AGEOD's American Civil War 1861-1865

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AGEOD's American Civil War 1861-1865 review
Marcus Mulkins


A gem for the lovers of strategy

The real strategy games

Before there was a Graphic User Interface to provide a point-and-click approach to games, strategy games relied on a medium called "board game". Basically, it was usually a map on stiff fiber board, with some kind of movement grid to regulate the movement of the pieces. Most such games utilized hexagons or squares, but some used variable areas such as counties or provinces. Such games covered a broad spectrum of subject matter, ranging from historical subjects to futuristic science fiction to full-blown fantasy.

The games usually involved two or more opponents, with forces more or less balanced, starting from opposing sides of the board, with the objective of winning by eliminating all or most of the opposing pieces. Most such games usually involved at most several dozen pieces per side, with rules amounting to less than 10 pages. But there were some games that were downright HUGE, with an enormous playing board with hundreds or even thousands of pieces in play. My favorite of these "monster" games was a series published by Game Designers' Workshop, and was named the Europa series, based on the German military operations of WWII. These games had literally tens of thousands of pieces PER SIDE. And each turn equaled about two weeks. Figuring that the war started on September 1, 1939, and ended May 8, 1945, that means that a complete game from beginning to end would be _only_ 148 turns.

Of course, when these games were finally brought on the PC platform, the playing times shortened tremendously and, with online gameplay, removed much of the social interaction involved.

Which brings us to this game

AGEOD (Athena Games Entertainment Online Distribution) is a French company that seems to be fascinated by American history. Headed up by Philippe Thibaut (of Europa Universalis fame) and François Claustres, their first game, published in 2006, was Birth of a Nation, which was a turn-based game that covered from the start of the French & Indian War (1754-1763). Those of you that have played Europa Universalis will immediately see a strong similarity between the two games. Whereas EU was a real-time strategy game, BoaN actually allows the player the luxury of thinking about all of the details of a turn before committing to his strategy. AACW is a worthy successor to BoaN – which itself is a much praised game amongst strategy gamers.

AGEOD’s American Civil War, The Blue And The Gray (AACW), is something of a “retro” game. For one thing, the manual is _66_ pages long, which is partially elaborated upon through several tutorials. (There's a better, illustrated manual to be found in the AGEod ACW/Docs folder).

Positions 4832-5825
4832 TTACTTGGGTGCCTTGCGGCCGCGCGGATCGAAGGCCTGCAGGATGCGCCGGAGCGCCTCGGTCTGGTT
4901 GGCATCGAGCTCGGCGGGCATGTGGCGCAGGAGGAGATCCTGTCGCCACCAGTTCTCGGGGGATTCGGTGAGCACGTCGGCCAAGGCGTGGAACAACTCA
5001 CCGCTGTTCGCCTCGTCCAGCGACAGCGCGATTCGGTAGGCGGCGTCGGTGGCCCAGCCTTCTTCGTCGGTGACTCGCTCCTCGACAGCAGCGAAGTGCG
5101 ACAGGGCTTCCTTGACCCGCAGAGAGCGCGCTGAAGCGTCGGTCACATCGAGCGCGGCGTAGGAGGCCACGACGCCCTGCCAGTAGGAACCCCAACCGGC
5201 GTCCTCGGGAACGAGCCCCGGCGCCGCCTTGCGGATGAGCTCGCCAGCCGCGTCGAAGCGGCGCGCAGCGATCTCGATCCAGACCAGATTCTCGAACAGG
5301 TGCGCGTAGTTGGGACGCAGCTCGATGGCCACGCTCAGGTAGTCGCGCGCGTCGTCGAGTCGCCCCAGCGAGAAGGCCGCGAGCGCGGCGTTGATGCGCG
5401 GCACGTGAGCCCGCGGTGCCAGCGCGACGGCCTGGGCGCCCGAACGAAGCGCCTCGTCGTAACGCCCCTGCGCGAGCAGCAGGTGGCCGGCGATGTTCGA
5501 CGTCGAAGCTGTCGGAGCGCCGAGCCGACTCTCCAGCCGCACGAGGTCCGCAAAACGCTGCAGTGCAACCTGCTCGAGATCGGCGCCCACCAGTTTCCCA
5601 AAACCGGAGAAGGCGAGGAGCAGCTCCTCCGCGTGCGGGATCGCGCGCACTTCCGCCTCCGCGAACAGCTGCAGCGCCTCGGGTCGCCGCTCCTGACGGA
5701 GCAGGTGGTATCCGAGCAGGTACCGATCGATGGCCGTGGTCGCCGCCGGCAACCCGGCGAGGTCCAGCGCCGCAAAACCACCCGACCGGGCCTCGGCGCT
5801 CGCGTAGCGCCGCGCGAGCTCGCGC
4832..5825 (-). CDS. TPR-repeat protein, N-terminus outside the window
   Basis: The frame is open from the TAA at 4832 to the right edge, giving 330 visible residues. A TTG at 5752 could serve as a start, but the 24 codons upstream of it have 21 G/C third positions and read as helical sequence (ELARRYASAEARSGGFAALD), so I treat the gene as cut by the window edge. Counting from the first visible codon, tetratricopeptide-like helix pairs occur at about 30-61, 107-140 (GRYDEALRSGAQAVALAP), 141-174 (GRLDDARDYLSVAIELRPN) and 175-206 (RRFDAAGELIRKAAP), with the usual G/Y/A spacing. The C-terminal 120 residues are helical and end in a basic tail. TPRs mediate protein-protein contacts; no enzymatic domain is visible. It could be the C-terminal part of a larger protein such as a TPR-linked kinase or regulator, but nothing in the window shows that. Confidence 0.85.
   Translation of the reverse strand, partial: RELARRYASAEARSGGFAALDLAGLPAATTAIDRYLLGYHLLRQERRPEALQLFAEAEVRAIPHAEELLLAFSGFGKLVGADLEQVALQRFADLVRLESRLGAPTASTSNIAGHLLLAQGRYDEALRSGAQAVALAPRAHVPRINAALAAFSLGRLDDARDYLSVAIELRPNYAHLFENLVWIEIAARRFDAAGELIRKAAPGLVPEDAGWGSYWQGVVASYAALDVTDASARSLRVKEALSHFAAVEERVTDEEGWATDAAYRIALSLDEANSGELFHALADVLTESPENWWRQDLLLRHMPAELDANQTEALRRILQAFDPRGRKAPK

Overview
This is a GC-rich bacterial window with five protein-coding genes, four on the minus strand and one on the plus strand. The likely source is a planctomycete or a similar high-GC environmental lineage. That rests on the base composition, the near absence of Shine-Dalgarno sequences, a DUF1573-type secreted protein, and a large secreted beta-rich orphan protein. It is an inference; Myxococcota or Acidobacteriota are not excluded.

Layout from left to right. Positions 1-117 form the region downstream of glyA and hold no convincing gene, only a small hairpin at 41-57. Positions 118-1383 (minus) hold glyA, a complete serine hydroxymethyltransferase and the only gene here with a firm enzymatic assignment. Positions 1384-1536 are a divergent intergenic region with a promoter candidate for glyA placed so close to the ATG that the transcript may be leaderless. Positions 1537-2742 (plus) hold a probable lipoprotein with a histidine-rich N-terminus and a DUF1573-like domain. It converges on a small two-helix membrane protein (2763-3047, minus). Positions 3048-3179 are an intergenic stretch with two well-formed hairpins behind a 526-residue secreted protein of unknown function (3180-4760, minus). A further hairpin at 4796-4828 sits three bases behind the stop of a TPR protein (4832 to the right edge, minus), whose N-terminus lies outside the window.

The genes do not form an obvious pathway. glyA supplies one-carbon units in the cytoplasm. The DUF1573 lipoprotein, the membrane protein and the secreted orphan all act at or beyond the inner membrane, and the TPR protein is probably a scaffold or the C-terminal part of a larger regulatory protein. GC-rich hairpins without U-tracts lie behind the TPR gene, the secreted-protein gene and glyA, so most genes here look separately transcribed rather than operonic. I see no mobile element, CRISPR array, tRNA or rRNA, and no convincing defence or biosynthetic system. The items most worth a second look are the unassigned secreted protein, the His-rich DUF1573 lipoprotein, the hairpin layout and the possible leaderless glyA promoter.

The Good...

Overall, this is a pretty good game – for those that like LARGE games. The game sprawls from the Atlantic to the North American Plains (West of the Mississippi River in an area known as the Indian Territories) and has some distant points like California, the Pacific Northwest, France, Great Britain etc. denoted with zoomed in mini-maps that surround the main map. Unit movement is by regions (a region’s size varies, but would be equivalent to a cluster of State counties) instead of hexes. Movement may be by land, rail, or ship, depending on which travel mode you wish to employ. The program does a very good job of determining the optimal path to follow from Point A to Point B, depending on which travel mode a given unit or stack of units employs. That is, if you travel strictly by marching, you’ll be given one path. If you encounter bodies of water where your ship transports can reach, you may make better time along a different path. Utilize rail traffic in areas you control, and still another option appears. Add both rail and ship options and your absolutely most optimal path will appear. If you happen to be deep in enemy territory, or if enemy forces have been busy ripping up your rail network, you may not see any alternate paths offered.

A nice feature in the graphical presentation is the information provided by tooltips. Nearly everything on the map is explained if you simply hover the mouse cursor over anything you’re wondering about. The information is tiered according to the graphical layers. In the case of a unit parked on a city icon positioned on the map, if you place the mouse cursor on the unit, you’ll receive all of the relevant numbers about that unit. Scoot slightly to the side of the unit, but still on the city icon and you’ll get the city info. Slide off the city icon entirely and you be told most everything you need to know about that region.


fun score

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